The social news service Reddit has grown to a truly massive size, garnering 170 million monthly visitors and 6.7 billion pages view this January, while maintaining a fairly bare-bones service. It helps elevate obscure material to front page news, but hosts virtually no content of its own, instead linking out to articles, images, and videos from around the web. Recently it has begun to venture into original content with a podcast and newsletter. Today it is going even further with the launch of its own video division. "Reddit’s mission is to connect people across the world through authentic conversations, collaboration, and community — video is an amazing storytelling medium and there’s no better wellspring of original stories than Reddit," said co-founder Alexis Ohanian.
Before we go any further it needs to be said that Stephen Greenwood and Jordan Oplinger, two veterans of The Verge video team, are launching this new effort for Reddit. They are incredibly talented dudes, and it's a testament to the kind of work they do that the duo will now craft video for the "front page of the internet."
"Something that gets me really excited is being able to work with the community. I think Reddit has the smartest, most witty community on the internet," said Greenwood. "We’ll be aiming to tell some of the best stories that have happened on the platform and because of the platform."
Reddit has begun to dabble in the dark arts of "monetization"
In the fall of last year Reddit raised $50 million and went through a number of management shakeups. Co-founder Alexis Ohanian returned as chairman, and Ellen Pao took on the role of chief executive. The company began to talk more seriously about that dreaded next step in any successful social startup's lifecycle: monetization.
Reddit has been advertising against the numerous passionate communities that flock to its forums (subreddits) for a while now, but it's tough to make big money pasting display ads and promoted posts next to a dozen other plain text links. Advertisers are also wary of winding up next to the kind of shocking and salacious material that users submit.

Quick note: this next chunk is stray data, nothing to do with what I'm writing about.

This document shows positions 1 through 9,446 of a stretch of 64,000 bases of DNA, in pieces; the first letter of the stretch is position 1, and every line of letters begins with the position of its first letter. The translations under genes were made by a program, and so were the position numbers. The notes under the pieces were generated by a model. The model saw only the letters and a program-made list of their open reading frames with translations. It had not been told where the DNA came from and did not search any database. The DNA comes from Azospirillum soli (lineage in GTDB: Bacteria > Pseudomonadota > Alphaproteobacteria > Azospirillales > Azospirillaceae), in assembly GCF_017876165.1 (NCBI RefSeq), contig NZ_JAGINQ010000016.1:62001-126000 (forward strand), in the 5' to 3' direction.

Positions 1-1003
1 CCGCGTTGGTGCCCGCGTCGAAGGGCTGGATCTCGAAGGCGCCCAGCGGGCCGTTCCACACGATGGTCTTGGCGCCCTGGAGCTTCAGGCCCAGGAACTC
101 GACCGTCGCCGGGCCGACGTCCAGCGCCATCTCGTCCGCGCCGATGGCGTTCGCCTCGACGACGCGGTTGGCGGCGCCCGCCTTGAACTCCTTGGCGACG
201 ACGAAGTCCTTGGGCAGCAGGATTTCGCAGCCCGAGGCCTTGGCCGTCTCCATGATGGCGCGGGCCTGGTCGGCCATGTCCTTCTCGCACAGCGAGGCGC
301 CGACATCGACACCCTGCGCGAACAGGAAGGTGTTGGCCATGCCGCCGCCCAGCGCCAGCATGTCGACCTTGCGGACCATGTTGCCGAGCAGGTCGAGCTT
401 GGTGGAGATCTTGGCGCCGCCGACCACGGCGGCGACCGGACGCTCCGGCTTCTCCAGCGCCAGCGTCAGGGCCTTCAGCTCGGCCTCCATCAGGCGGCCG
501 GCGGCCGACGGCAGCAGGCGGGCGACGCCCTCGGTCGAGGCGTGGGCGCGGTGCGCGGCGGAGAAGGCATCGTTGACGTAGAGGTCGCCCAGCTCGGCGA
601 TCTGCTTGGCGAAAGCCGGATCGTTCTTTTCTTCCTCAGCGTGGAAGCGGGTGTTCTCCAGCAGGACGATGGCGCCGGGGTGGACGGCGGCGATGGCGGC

Who remembers "Explain it like I'm five," the video series?
By creating its own content, Reddit can better control the conversation around the marketing and also tap into more lucrative advertising formats. Video is at the top of that food chain. The company tried its hand at original programming once before, turning the popular subreddit "Explain Like I'm Five" into a series. Since then, however, its efforts have been sporadic at best.
This time Reddit will focus on its marquee brand, the AMA. "One of our first projects will be taking the authenticity and connection created by our Ask Me Anything interviews and translating that into video," the company said. After that it will look to bring stories from users and forums to life."Every community and every user has a voice on Reddit; we’re excited to use the power of video to amplify those voices," said Oplinger.
Despite its massive size, Reddit is still a fairly small company. It's kind of like the Craigslist of content in that way. Its culture impact, however, is vast, generating countless memes, scuttling the best laid corporate plans, and landing AMA interviews with the biggest names in sports, entertainment, and politics. If you've got a platform that sitting presidents want to appear on, it makes a lot of sense to have a top notch video team which can capitalize on that opportunity.